National Paediatric Brain Injury conference ‘Through the Looking Glass: Rehabilitation after Brain Injury in Children and Young People’

Posted in Courses & Conferences on 5th Oct 2017

 

Conference details: 15 June 2017, BMA House, Tavistock Square, London, UK.
Report by: Dr Lorna Wales, Research Professional Lead, The Children’s Trust, Occupational Therapist, BACD-Castang Fellow.
Conflict of interest statement: None declared.
First published: Aug-Sept 2017 issue of ACNR
Published online: 5/10/17

This year The Children’s Trust held its first national paediatric brain injury conference at BMA House (British Medical Association), supported by Irwin Mitchell. This stunning venue, situated in the centre of London, made a particular impact on what was a beautiful summer’s day. The delegates were able to enjoy the historic courtyard gardens and the speakers were delighted to present in the opulent Grand Hall.

The conference

The conference attracted over 200 delegates including medical, allied health, nursing and legal professionals, in addition to commissioners, community and commercial partners and associated organisations.

After the initial welcome and introductions from Maggie Clancy, Director of Clinical Services at The Children’s Trust, the chair, Dr Andrew Curran, Consultant Paediatric Neurologist, Alder Hey Hospital, Liverpool, was introduced to the audience. His enthusiasm and passion for children and young people with brain injury encouraged active participation as he successfully steered the day.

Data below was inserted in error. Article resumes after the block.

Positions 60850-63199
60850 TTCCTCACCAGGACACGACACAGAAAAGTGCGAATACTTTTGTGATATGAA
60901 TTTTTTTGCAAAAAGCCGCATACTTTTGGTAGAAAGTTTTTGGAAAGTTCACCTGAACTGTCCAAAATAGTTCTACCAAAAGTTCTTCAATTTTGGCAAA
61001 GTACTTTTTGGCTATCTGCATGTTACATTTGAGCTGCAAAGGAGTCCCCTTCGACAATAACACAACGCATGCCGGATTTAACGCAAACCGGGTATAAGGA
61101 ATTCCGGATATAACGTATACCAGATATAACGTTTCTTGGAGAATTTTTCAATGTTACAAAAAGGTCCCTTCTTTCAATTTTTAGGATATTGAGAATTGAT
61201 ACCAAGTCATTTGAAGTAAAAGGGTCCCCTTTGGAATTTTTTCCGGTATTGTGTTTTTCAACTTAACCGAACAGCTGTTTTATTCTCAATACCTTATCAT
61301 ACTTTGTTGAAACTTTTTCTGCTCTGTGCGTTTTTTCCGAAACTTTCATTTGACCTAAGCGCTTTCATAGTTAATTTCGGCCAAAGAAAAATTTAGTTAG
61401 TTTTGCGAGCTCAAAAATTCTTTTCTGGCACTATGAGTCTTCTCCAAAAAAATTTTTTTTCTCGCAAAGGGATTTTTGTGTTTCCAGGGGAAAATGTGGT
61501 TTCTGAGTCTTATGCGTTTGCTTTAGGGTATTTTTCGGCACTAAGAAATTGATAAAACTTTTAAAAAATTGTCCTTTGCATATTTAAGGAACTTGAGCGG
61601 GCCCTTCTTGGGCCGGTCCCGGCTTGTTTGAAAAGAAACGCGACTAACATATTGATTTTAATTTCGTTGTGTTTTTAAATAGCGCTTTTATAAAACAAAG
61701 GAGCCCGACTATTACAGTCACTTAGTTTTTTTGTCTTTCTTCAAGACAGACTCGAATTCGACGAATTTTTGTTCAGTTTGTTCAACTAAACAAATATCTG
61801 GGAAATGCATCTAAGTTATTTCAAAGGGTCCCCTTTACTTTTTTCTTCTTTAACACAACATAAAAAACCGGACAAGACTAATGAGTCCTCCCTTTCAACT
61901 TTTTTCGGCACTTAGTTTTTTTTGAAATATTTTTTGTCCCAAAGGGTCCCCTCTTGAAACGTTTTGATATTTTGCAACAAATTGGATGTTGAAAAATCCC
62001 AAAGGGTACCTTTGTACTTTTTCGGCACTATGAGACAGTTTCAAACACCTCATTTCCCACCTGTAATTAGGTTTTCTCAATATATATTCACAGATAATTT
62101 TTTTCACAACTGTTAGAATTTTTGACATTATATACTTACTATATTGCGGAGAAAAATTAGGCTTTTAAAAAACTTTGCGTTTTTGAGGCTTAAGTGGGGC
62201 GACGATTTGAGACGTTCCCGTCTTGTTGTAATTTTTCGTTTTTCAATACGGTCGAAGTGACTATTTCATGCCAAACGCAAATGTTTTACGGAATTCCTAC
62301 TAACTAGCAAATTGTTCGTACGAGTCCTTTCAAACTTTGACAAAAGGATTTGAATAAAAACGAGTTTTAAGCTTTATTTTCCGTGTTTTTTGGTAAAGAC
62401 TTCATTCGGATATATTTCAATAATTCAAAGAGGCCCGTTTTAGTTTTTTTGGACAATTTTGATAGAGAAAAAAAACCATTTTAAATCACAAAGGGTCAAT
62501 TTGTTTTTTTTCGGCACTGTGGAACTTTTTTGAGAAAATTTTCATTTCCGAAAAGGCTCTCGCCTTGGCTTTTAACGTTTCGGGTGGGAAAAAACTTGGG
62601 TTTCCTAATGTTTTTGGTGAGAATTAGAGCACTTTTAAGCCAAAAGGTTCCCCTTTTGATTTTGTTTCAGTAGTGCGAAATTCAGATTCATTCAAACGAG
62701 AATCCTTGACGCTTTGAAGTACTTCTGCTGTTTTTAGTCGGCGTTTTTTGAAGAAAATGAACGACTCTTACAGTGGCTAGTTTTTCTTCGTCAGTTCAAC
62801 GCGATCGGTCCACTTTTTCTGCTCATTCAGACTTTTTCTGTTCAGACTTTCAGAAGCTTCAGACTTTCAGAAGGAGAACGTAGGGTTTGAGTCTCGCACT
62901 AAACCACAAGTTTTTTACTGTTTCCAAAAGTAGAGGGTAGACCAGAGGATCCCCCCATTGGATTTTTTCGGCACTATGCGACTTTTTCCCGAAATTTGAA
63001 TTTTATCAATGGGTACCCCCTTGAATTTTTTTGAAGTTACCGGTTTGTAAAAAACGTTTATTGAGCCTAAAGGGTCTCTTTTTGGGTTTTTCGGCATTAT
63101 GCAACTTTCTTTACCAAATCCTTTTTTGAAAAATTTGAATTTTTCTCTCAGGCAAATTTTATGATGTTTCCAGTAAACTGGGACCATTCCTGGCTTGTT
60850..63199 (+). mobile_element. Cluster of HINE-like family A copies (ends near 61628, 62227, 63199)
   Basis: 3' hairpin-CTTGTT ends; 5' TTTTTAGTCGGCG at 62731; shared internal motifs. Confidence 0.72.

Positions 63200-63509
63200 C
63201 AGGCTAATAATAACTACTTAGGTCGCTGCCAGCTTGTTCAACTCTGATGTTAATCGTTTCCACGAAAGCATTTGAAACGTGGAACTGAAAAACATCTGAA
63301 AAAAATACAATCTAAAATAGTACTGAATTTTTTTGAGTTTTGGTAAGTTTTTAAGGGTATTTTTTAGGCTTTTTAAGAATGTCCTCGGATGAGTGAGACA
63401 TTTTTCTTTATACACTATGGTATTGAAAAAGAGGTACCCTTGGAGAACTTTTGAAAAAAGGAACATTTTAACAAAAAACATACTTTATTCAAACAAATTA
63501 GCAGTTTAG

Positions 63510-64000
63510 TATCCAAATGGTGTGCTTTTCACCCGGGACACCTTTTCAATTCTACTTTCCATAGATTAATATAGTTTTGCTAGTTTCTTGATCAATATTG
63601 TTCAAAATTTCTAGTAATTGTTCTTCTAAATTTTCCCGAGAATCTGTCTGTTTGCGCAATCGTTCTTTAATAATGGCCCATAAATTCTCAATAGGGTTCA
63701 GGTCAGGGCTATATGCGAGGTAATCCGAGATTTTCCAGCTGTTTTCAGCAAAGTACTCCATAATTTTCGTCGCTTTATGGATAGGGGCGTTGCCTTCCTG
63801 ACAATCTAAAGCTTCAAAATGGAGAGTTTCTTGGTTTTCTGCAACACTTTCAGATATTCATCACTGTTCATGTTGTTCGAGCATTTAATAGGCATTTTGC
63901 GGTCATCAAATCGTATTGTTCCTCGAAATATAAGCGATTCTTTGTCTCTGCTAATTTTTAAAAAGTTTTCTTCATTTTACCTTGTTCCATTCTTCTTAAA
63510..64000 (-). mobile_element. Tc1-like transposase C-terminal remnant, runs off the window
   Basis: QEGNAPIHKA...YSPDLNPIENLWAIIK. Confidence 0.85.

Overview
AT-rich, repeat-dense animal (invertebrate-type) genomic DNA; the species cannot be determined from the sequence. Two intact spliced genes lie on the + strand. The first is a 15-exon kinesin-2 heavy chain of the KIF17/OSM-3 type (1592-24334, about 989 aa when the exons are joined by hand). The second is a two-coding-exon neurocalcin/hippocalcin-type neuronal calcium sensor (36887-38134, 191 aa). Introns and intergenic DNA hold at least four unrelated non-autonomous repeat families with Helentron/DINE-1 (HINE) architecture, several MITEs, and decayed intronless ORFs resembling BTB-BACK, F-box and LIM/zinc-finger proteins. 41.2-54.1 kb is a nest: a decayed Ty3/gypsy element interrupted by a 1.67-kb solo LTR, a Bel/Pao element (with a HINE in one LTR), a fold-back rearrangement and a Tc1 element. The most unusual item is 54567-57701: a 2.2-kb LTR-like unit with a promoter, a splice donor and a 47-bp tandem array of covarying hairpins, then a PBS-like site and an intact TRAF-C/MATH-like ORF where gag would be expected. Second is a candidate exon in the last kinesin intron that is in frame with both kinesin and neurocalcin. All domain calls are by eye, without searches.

The programme was headlined from a patient and parent perspective. The overall theme was rehabilitation and Ryan and his father Mark gave important insights into their experience of residential rehabilitation following Ryan’s acquired brain injury (ABI). They presented a personal and, at times, a very honest account of their placement at The Children’s Trust. Mark and Ryan stressed the value of family support from a variety of sources including tea around the table with other families, the nursing staff in addition to the formal support offered by the psychosocial and therapy teams. They were very engaging and it stimulated a prolonged question and answer time.

A description of the 24-hour multidisciplinary approach to rehabilitation was expertly presented by Maggie Clancy and Dr Carolyn Dunford, Head of Therapy and Research at The Children’s Trust. This session highlighted the importance of a 24 hour collaborative goal-orientated approach to rehabilitation for children, young people and their families.

Invited speaker, Dr Richard Appleton, Consultant and Honorary Professor in Paediatric Neurology, Alder Hey Children’s Hospital, Liverpool, reflected on the changes in delivery of rehabilitation following an ABI and the ongoing challenges which prompted some interesting discussions. He shared a best practice exemplar “Jack’s Journey”, from a 2004 Department of Health document which forms part of the National Service Framework for Children, Young People and Maternity Services. He reminded the audience of its on-going relevance.